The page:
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JUSTICE REPORTER

Father Bernard Cloutier will stand alone in a Sudbury courtroom today to be sentenced for his sexual abuse three decades ago of a group of altar boys who had idolized him.

Missing from the prisoner's dock, but present in spirit, will be Bishop Gerard Dionne - named as a culprit in a rare judicial finding that the Roman Catholic Church intervened to forestall criminal charges being laid against Father Cloutier in 1983.

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Coming on the heels of a recent scandal over child pornography charges laid against Nova Scotia Bishop Raymond Lahey, the cases raise new questions about the church's response to sexual misconduct within the clergy.

Lawyer Susan Vella - an authority on cases involving sexual abuse within religious institutions - said that the Cloutier case is a rare instance where evidence indicates a high-level attempt by the church to subvert a police investigation.

"I think it's safe to say that it's not a common occurrence for these kind of allegations to come to light, and then be proven," she said.

In 2007, the five complainants came forward one by one to allege that Father Cloutier had groomed them during weekend drinking parties and out-of-town trips three decades earlier, and then sexually assaulted them.

In testimony earlier this year at Father Cloutier's trial, court heard that the priest had an excellent stereo system and often supplied cigarettes and liquor to boys who visited the rectory. One man said that Father Cloutier had been like a big brother: "I trusted him. I thought he was God. He was a best friend."

At the core of Crown counsel Diana Fuller's case was an emotional meeting held in 1983 at the home of one of the altar boys, attended by two Sudbury Regional Police investigators. Early in the meeting, Bishop Dionne and Father Cloutier arrived uninvited.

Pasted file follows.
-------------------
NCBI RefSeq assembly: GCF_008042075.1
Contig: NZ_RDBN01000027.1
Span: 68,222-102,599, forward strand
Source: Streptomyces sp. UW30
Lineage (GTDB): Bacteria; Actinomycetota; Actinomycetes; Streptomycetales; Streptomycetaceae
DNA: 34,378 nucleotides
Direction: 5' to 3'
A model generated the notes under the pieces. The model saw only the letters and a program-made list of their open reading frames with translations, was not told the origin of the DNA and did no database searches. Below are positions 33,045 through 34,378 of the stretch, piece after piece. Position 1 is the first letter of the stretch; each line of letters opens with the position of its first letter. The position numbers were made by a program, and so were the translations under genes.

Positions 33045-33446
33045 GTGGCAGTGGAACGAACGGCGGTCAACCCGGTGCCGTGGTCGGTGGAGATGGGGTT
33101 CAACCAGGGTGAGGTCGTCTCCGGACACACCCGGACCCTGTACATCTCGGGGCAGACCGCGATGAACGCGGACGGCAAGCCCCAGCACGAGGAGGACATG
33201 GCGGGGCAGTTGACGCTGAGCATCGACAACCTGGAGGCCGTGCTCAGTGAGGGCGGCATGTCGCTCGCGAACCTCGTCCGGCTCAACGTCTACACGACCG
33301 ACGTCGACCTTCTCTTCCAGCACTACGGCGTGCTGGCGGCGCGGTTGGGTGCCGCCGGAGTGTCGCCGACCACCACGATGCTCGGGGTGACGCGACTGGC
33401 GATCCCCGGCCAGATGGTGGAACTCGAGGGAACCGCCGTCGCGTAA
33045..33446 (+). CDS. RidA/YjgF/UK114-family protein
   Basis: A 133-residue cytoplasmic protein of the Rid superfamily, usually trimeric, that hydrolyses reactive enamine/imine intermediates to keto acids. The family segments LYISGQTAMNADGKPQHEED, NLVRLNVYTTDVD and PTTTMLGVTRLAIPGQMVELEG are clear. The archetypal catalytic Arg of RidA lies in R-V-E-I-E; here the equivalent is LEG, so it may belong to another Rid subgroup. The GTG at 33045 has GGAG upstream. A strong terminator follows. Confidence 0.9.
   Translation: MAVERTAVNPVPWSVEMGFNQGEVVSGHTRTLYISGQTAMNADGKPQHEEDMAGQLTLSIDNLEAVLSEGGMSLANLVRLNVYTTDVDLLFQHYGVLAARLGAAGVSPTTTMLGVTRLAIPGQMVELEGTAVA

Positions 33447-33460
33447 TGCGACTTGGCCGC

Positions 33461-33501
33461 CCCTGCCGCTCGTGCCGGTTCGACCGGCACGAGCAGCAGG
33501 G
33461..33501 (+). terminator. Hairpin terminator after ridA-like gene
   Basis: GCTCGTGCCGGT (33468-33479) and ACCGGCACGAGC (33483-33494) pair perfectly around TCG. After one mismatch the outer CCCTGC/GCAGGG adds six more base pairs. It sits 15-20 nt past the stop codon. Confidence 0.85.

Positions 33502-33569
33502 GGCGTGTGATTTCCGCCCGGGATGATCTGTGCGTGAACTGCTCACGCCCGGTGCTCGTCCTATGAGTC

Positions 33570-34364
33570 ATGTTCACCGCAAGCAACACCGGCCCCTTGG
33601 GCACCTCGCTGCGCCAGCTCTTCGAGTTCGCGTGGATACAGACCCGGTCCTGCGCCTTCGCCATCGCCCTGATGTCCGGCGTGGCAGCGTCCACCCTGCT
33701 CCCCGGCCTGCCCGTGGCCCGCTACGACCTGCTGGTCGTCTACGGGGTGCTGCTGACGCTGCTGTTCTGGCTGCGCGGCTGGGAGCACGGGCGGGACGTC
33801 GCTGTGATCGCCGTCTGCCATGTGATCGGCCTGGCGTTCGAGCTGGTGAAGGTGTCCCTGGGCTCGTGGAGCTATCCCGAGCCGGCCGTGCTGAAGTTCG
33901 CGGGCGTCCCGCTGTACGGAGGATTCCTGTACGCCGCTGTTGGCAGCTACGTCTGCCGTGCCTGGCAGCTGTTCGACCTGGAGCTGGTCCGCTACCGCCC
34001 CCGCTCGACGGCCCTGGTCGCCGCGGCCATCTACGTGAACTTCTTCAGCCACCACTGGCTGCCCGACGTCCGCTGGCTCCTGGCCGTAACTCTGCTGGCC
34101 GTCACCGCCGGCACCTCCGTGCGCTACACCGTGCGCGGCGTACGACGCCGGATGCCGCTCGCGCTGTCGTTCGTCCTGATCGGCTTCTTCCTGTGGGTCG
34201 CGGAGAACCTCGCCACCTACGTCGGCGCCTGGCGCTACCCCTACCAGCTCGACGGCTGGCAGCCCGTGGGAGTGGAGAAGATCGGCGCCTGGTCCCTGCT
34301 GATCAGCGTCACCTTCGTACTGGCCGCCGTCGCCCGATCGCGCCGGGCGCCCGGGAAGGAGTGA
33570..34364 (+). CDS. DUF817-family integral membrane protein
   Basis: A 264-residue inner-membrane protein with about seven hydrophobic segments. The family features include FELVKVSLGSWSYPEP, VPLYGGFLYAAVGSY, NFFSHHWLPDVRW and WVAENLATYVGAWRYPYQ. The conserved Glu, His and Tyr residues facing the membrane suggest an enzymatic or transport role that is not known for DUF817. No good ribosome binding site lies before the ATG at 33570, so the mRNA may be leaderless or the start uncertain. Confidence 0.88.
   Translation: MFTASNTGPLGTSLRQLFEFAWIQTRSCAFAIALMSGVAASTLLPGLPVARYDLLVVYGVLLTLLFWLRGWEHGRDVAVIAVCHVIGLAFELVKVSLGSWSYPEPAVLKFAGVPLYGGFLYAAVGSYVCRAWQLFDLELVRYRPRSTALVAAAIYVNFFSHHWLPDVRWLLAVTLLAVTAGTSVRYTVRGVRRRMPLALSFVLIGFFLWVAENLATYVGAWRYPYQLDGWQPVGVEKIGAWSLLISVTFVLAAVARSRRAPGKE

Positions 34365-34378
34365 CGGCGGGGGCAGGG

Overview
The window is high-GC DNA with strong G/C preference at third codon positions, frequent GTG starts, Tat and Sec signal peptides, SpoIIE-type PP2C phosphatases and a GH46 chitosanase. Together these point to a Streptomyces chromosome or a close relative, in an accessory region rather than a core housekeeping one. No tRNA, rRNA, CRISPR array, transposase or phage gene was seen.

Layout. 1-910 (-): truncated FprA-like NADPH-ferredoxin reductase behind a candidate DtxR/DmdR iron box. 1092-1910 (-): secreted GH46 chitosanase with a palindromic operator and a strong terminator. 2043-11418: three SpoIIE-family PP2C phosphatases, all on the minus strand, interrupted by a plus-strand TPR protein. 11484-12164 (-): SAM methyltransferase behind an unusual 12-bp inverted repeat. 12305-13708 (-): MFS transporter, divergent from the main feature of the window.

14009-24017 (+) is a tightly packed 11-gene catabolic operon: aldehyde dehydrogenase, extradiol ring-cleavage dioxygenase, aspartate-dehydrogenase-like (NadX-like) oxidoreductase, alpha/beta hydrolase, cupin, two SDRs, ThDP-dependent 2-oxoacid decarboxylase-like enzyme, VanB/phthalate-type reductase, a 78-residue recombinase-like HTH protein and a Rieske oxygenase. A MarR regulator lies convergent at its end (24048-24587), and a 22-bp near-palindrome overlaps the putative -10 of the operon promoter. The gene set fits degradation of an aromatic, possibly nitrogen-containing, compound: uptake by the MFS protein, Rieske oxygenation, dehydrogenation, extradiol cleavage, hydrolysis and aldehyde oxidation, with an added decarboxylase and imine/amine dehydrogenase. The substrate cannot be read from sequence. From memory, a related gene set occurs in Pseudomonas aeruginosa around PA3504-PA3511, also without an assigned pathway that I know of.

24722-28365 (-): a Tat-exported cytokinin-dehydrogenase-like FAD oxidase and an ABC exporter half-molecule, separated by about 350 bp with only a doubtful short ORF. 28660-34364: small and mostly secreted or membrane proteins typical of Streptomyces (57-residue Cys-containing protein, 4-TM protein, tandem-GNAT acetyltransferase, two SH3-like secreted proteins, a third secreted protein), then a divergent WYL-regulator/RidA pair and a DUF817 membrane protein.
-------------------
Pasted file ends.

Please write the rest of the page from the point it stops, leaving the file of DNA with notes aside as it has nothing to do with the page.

The lead investigator in the case - retired Detective Fern Kingsley - recalled in an interview that the arrival of the clergymen had no real effect on the meeting.

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"By the time that the priest and bishop reached the house, the boys had recanted," Mr. Kingsley said. "They said that nothing had happened. So, I couldn't go anywhere with it. It's just the way things happen sometimes."

However, Mr. Justice Paul Kane of the Ontario Superior Court was skeptical about Mr. Kingsley's version of events. He said that he preferred the testimony of the altar boys and their parents, who insisted that Bishop Dionne, 90, had angrily taken over the meeting. The bishop took the boys upstairs individually to be questioned in private, they said, while the officers meekly waited in the dining room.

The altar boys and their parents also stated that Bishop Dionne flatly informed them after conducting the interviews that Father Cloutier had done nothing wrong - but would nonetheless be sent away for a few months to receive therapy.

Soon after, Father Cloutier was quietly moved to another diocese. "The defendant and bishop used their superior religious positions over devout parents and a religious policeman to halt and neutralize a Crown investigation," Judge Kane concluded. "If the boys recanted, as per Mr. Kingsley's version, why send the defendant for treatment?"

When the altar boys re-emerged in 2007 with their accusations about the long-ago events, Father Cloutier was charged with numerous counts of gross indecency, indecent assault and sexual assault between 1970 and 1983.

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